‘Love thy neighbor’ theme galvanizes 1,000 at JUF interfaith gathering in Chicago

Members of Chicago's Jewish, Muslim and Christian communities gathered in solidarity against hate on Wednesday, Feb. 8, at Chicago Loop Synagogue, which was vandalized earlier in the week. (Photo by Robert F. Kusel)
Members of Chicago’s Jewish, Muslim and Christian communities gathered in solidarity against hate on Wednesday, Feb. 8, at Chicago Loop Synagogue, which was vandalized earlier in the week. (Photo by Robert F. Kusel)

Some 1,000 Chicagoans of all faiths gathered Wednesday afternoon for an event titled “Love Thy Neighbor: An Interfaith Gathering Against Hate” at Chicago Loop Synagogue.

Sponsored by the Jewish Community Relations Council of the Jewish United Fund, the event featured stirring words against intolerance and for unity from Jewish, Muslim, and Christian faith and community leaders.

The synagogue was the target of vandalism early Saturday morning, Feb. 4, when an attacker smashed a front window and placed swastika stickers on the building. It was the first such attack on the synagogue, which opened in 1959. A hate crime investigation led to the Tuesday morning arrest of Stuart Wright, 31.

Also last week, the Lake County JCC received a bomb threat and anti-Semitic vandalism was reported at the Illinois Holocaust Museum & Education Center.

Concerned citizens and organizations from many faiths offered support to the Loop Synagogue, including Muslim women and children who sent notes and flowers.

“By coming together, we are reaffirming the best of what our country and our city is about,” said Emily Sweet, executive director of JCRC, who welcomed attendees at the interfaith gathering. She called on Chicagoans to “stand together, not just in response to one crime, but during all the days to come, reaffirming our commitment to the tenet that unites all of our faiths: Love thy neighbor.”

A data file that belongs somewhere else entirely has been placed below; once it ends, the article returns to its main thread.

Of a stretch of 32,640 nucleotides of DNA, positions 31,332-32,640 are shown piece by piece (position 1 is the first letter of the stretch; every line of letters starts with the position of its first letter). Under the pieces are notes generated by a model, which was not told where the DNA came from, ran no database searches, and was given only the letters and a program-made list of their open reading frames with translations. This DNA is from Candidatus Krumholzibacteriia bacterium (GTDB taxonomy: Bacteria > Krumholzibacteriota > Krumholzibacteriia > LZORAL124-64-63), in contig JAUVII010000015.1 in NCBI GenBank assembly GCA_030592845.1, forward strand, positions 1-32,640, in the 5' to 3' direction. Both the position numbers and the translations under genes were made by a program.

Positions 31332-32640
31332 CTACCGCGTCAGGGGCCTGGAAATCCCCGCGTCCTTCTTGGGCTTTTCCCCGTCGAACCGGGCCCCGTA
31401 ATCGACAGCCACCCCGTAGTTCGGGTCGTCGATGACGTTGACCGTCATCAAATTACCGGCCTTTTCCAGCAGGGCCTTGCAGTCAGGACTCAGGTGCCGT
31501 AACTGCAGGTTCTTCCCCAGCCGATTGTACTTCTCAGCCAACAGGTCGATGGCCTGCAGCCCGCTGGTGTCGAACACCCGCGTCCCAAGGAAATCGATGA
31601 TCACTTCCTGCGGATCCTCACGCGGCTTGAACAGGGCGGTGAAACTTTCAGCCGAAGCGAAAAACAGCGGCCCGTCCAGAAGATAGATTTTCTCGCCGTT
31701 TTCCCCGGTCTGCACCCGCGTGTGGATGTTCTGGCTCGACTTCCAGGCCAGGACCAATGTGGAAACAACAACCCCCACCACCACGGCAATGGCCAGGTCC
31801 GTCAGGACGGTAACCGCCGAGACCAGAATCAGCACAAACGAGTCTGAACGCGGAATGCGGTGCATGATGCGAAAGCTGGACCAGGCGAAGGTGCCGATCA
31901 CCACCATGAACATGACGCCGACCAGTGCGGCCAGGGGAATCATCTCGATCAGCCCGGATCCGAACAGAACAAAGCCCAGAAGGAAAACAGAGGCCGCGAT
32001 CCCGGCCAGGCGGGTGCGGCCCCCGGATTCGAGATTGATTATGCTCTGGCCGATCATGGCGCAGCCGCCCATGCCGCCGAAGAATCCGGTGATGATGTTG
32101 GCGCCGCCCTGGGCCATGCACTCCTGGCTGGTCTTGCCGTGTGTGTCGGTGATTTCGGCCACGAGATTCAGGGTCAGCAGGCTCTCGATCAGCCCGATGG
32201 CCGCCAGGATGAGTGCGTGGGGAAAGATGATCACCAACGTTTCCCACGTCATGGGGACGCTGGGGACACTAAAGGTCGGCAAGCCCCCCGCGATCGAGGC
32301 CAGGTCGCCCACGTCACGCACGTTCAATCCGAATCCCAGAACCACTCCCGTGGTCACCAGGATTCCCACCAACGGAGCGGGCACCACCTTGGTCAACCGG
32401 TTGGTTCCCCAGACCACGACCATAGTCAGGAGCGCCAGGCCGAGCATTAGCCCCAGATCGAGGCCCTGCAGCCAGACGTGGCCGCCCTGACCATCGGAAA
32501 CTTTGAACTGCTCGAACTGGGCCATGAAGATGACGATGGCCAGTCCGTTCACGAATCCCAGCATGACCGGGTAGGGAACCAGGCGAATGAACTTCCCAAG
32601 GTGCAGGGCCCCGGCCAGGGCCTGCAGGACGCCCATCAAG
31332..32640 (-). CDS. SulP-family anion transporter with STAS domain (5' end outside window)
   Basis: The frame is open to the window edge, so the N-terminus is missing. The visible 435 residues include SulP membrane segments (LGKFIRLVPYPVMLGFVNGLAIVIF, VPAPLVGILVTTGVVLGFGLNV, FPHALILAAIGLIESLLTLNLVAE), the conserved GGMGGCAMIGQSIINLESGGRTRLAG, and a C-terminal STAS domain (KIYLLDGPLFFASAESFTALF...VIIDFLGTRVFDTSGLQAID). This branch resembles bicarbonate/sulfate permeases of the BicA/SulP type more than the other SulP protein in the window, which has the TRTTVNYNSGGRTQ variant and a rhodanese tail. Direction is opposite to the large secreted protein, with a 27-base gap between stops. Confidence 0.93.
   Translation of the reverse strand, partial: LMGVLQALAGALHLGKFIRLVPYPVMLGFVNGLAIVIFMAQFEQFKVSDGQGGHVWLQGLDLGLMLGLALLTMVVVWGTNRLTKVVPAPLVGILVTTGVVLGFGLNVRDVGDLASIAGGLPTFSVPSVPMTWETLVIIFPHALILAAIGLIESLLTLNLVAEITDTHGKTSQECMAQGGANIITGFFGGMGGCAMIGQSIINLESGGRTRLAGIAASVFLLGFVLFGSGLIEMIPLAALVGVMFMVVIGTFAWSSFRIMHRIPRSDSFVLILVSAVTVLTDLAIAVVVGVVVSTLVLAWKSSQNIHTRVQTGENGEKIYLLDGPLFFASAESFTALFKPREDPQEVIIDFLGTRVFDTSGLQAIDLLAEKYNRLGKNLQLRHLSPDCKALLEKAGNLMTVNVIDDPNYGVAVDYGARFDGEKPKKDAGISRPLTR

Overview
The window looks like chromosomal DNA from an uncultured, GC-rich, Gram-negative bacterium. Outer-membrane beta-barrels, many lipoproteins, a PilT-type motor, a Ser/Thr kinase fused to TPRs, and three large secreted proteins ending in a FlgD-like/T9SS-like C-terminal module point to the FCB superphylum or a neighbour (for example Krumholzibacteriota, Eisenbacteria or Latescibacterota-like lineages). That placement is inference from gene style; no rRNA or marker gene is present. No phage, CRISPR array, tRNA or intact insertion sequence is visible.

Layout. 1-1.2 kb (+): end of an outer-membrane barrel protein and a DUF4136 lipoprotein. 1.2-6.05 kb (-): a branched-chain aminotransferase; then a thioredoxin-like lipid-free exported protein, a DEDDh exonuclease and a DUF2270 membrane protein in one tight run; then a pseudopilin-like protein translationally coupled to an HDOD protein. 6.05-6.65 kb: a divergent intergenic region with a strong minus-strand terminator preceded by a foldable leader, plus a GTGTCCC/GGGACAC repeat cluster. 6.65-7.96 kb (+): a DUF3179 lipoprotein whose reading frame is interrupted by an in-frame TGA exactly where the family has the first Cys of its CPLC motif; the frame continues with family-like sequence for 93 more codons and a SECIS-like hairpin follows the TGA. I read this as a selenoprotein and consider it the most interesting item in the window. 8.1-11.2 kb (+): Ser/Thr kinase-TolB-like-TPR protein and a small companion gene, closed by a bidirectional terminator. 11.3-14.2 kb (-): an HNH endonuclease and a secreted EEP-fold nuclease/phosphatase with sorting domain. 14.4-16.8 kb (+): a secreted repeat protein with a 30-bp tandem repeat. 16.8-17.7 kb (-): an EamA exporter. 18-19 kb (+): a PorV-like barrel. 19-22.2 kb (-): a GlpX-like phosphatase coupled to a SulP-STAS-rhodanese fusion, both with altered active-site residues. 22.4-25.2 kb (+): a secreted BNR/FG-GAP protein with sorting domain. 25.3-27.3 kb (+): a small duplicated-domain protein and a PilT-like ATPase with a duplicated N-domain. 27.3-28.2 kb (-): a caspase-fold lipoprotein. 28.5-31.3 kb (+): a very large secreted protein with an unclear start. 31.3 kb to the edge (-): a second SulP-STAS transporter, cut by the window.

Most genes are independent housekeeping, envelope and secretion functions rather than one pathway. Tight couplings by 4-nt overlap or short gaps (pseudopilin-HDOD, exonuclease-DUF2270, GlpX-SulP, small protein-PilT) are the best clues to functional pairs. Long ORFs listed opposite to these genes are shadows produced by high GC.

Chicago Loop Synagogue President Lee Zoldan recalled the 1 a.m. phone call she received regarding the vandalism. As she stood in the winter night with her husband, looking at the damage, she said, “We felt very alone. But we were not alone.” She explained that, from that day to this, her job has consisted mostly of saying “thank you” to hundreds of cards, calls, and donations. “One single act of hate led to hundreds of acts of love,” she said.

JUF/Jewish Federation President Dr. Steven B. Nasatir noted that the support from Christians and Muslims at the event mirrored JUF’s commitment to helping others, from the victims in Aleppo to the Federation’s leadership of the Illinois Refugee Social Service Consortium, which over the course of 40 years has “rescued over 125,000 victims of war and persecution of all faiths and nationalities.” He said these efforts emerged from the Jewish belief in “the absolute dignity and sanctity of every person.”

While religious hatred is old, Nasatir said, the level of hate crimes now occurring is “new and alarming. An FBI report released in November 2016 showed 5,818 hate crimes occurred in 2015, up about 6 percent over the previous year. Anti-Muslim hate crimes rose by 67 percent; Jews, just 1.7 percent of the population, are the target of more than 50 percent of all religious hate crimes.” His response: “Let the word go out from this assembly that we stand together to say ‘No!’ to all forms of hate. Let there be no light between us, save the light of liberty.” ( Read Nasatir’s complete remarks during the program. )

Bishop Sally Dyck of the United Methodist Church warned against the “temptation to go numb” felt by many due to “the outrages that erupt on a daily basis.” She spoke of the community as a unified “body” or “fabric” of neighbors. She said that she came to the gathering “to speak, to pray, and to stand with” the Jewish community in the “hope for shalom.” Dyck read a brief poem about the world — “Where does it hurt? Everywhere” — and said people must unite for “Shalom, everywhere.”